In a major departure from his usual practice of working in the rural landscape, Andy Goldsworthy will present photographs, sculpture and videos made exclusively in New York City. In New York Dirt Water Light, Goldsworthy’s subjects include debris, passersby, and the interplay of natural and artificial light—demonstrating the artist’s broad, compelling understanding of nature. The exhibition at Galerie Lelong will include nine photographic suites, a triptych of “rain shadow” videos, and a sculptural installation made of dirt collected from the city streets. The exhibition will open to the public on Thursday, May 6 from 6 to 8 pm, and the artist will be present.
Since 1993, when Goldsworthy presented his first solo exhibition in New York City, the artist has sought to find a way to convey the nature in urban environments. The heart of New York Dirt Water Light is a series of time-based photographs that represent Goldsworthy’s most intensive work in an urban setting to date. On two separate trips, he spent several weeks in New York, choosing Times Square as the city epicenter and the site for most of his experiments. Often working at night, he drew lines and circles on the ground with water and documented them in the vagaries of natural and artificial light as they evaporated. Amid the frenzied activity of the city, Goldsworthy’s works are radically quiet, using the simplest of means.
Goldsworthy will also show a video triptych of his “rain shadows,” a motif he has revisited throughout his career. In these works, Goldsworthy lies outside as it begins to rain, remaining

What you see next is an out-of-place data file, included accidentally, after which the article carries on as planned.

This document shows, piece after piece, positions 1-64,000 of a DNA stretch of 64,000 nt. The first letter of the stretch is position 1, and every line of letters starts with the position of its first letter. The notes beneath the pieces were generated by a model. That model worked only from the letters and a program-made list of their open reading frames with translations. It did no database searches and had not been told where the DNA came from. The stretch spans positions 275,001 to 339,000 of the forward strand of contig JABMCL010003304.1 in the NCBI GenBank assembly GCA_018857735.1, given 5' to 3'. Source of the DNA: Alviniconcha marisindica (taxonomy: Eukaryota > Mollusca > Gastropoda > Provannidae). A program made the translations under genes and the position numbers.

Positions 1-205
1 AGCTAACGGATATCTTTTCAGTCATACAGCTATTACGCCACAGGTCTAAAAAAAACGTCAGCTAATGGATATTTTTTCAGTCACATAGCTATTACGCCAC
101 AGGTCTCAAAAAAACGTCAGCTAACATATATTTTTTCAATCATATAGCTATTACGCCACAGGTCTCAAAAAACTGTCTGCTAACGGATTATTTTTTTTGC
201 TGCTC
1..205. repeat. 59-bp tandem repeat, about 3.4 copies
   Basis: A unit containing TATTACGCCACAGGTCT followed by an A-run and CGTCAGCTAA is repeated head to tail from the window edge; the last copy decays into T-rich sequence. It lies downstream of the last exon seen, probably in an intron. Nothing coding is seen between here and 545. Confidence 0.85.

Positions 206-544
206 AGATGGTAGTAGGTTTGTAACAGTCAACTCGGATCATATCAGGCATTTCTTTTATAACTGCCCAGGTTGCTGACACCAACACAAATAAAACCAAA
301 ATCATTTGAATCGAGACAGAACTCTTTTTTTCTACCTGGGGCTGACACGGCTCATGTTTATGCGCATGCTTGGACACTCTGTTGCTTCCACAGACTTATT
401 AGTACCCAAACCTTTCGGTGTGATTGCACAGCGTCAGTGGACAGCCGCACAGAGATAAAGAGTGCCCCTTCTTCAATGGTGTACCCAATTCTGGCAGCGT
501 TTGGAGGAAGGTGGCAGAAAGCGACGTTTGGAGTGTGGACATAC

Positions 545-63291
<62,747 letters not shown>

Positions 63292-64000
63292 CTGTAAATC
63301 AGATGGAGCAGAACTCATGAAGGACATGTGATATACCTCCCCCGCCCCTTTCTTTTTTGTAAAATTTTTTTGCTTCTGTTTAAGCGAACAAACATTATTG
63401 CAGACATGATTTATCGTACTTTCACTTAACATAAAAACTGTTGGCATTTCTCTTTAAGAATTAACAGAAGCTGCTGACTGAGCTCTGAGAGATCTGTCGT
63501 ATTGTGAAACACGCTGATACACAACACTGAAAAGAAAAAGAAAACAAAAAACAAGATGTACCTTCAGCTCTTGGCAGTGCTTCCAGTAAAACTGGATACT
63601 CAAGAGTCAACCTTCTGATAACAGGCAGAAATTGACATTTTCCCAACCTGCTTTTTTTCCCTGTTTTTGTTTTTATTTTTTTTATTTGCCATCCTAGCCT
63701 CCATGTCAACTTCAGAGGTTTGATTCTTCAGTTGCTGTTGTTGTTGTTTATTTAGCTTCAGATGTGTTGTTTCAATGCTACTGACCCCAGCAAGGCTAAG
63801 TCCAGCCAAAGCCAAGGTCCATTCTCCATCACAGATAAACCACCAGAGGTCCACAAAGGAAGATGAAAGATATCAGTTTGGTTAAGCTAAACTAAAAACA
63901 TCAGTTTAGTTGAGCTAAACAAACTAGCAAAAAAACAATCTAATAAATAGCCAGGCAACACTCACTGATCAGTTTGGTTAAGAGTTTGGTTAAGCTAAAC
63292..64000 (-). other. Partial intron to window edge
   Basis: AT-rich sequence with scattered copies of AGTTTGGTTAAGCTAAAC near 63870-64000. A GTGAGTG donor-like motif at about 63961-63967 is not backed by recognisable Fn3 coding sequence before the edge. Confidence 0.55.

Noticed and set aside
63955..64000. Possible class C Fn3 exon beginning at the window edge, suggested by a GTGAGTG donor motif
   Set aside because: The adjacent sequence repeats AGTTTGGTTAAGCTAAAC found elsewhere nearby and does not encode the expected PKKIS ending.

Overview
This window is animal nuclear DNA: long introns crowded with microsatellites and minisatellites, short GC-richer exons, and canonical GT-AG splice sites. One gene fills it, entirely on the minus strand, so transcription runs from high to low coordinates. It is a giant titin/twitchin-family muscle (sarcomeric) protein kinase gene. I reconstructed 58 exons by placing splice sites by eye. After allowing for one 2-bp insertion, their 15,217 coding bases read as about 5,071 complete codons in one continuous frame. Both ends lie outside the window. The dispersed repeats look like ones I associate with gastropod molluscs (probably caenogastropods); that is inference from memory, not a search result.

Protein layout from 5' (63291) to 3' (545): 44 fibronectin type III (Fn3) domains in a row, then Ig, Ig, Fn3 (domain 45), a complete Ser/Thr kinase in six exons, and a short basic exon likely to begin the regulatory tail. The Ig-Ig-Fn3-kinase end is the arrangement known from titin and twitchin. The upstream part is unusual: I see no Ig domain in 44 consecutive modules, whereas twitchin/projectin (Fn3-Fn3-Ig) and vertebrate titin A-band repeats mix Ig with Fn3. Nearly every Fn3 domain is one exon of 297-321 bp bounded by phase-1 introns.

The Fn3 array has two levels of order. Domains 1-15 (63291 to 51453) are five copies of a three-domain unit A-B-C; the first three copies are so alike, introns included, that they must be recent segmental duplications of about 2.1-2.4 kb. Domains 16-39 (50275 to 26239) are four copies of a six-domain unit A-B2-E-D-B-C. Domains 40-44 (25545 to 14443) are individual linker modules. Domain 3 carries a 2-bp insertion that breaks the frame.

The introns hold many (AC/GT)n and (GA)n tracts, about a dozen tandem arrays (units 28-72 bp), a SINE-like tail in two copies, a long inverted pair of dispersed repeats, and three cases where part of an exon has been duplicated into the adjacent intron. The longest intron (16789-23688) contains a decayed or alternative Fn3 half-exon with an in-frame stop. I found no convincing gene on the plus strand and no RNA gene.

still until the surrounding ground is wet. After he stands, the dry imprint of his body lingers, fading slowly as the rain continues to fall. To make his rain shadows in an environment as congested and fast-paced as Manhattan posed an interesting challenge for the artist. The final piece in the exhibition is a sculptural installation composed of dirt collected over several days from different locations in the city. By concentrating and displacing the common, unassuming substance, Goldsworthy challenges and heightens our perception of our physical environment. “People and dirt,” says Goldsworthy, “are nature in New York.” As displayed in the exhibition, Goldsworthy’s recurring themes—effects of time, the relationship between people and environments, the persistence of cycles—are as present and provocative on the densely populated, hyper-developed streets as they are in the remote landscapes of his most recognized works.
Since his last exhibition at Galerie Lelong in 2007, Goldsworthy has completed numerous public and private commissions, including Spire at the Presidio of San Francisco; three prominent works at Jupiter Artland, a sculpture park in Edinburgh; and En las entrañas del árbol, an installation presented by the Museo Nacional Centro de Arte Reina Sofia. Thames and Hudson recently published The Andy Goldsworthy Project, a book on his work at the National Gallery of Art, Washington, D.C. and other permanent commissions. Currently, the artist is at work on projects at the Saint Louis Art Museum, Albright Knox Art Gallery, and Storm King Art Center, among others.